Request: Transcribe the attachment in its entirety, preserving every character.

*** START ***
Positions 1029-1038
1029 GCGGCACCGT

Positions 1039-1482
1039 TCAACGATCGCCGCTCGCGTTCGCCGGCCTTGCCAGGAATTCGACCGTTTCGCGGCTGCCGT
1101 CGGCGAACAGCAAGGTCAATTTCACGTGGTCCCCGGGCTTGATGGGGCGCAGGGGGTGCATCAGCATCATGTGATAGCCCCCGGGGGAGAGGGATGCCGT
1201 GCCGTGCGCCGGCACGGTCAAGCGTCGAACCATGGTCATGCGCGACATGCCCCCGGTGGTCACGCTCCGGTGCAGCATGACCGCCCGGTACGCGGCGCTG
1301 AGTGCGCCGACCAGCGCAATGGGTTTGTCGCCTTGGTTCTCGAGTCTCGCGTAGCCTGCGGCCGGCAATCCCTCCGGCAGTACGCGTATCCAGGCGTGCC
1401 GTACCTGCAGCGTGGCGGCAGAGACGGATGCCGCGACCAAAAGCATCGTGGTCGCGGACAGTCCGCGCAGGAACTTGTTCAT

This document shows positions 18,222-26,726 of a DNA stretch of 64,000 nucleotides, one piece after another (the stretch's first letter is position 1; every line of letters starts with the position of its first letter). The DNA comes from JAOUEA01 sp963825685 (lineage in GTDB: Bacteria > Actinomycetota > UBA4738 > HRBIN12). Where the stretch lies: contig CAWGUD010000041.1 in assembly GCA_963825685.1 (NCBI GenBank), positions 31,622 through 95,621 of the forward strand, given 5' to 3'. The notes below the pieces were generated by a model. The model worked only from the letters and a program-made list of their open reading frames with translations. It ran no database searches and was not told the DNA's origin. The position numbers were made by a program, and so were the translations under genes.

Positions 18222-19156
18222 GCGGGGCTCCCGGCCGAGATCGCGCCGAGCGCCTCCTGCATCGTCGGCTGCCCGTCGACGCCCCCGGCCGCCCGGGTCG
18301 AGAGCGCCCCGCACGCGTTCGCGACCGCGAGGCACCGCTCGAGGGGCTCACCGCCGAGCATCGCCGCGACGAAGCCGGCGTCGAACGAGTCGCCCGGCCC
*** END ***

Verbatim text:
Positions 1029-1038
1029 GCGGCACCGT

Positions 1039-1482
1039 TCAACGATCGCCGCTCGCGTTCGCCGGCCTTGCCAGGAATTCGACCGTTTCGCGGCTGCCGT
1101 CGGCGAACAGCAAGGTCAATTTCACGTGGTCCCCGGGCTTGATGGGGCGCAGGGGGTGCATCAGCATCATGTGATAGCCCCCGGGGGAGAGGGATGCCGT
1201 GCCGTGCGCCGGCACGGTCAAGCGTCGAACCATGGTCATGCGCGACATGCCCCCGGTGGTCACGCTCCGGTGCAGCATGACCGCCCGGTACGCGGCGCTG
1301 AGTGCGCCGACCAGCGCAATGGGTTTGTCGCCTTGGTTCTCGAGTCTCGCGTAGCCTGCGGCCGGCAATCCCTCCGGCAGTACGCGTATCCAGGCGTGCC
1401 GTACCTGCAGCGTGGCGGCAGAGACGGATGCCGCGACCAAAAGCATCGTGGTCGCGGACAGTCCGCGCAGGAACTTGTTCAT

This document shows positions 18,222-26,726 of a DNA stretch of 64,000 nucleotides, one piece after another (the stretch's first letter is position 1; every line of letters starts with the position of its first letter). The DNA comes from JAOUEA01 sp963825685 (lineage in GTDB: Bacteria > Actinomycetota > UBA4738 > HRBIN12). Where the stretch lies: contig CAWGUD010000041.1 in assembly GCA_963825685.1 (NCBI GenBank), positions 31,622 through 95,621 of the forward strand, given 5' to 3'. The notes below the pieces were generated by a model. The model worked only from the letters and a program-made list of their open reading frames with translations. It ran no database searches and was not told the DNA's origin. The position numbers were made by a program, and so were the translations under genes.

Positions 18222-19156
18222 GCGGGGCTCCCGGCCGAGATCGCGCCGAGCGCCTCCTGCATCGTCGGCTGCCCGTCGACGCCCCCGGCCGCCCGGGTCG
18301 AGAGCGCCCCGCACGCGTTCGCGACCGCGAGGCACCGCTCGAGGGGCTCACCGCCGAGCATCGCCGCGACGAAGCCGGCGTCGAACGAGTCGCCCGGCCC